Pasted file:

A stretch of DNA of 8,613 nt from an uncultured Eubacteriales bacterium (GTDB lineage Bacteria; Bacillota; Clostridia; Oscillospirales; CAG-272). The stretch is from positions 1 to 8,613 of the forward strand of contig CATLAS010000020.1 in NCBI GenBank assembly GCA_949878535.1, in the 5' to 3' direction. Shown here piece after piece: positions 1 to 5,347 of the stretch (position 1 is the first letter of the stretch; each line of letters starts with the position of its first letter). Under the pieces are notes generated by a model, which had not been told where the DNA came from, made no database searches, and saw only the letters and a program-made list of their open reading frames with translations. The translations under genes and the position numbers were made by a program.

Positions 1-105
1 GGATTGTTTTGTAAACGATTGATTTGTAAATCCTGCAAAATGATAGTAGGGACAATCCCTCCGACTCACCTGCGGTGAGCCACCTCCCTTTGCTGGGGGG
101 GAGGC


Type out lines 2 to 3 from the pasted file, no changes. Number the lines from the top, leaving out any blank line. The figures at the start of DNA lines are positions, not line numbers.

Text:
Positions 1-105
1 GGATTGTTTTGTAAACGATTGATTTGTAAATCCTGCAAAATGATAGTAGGGACAATCCCTCCGACTCACCTGCGGTGAGCCACCTCCCTTTGCTGGGGGG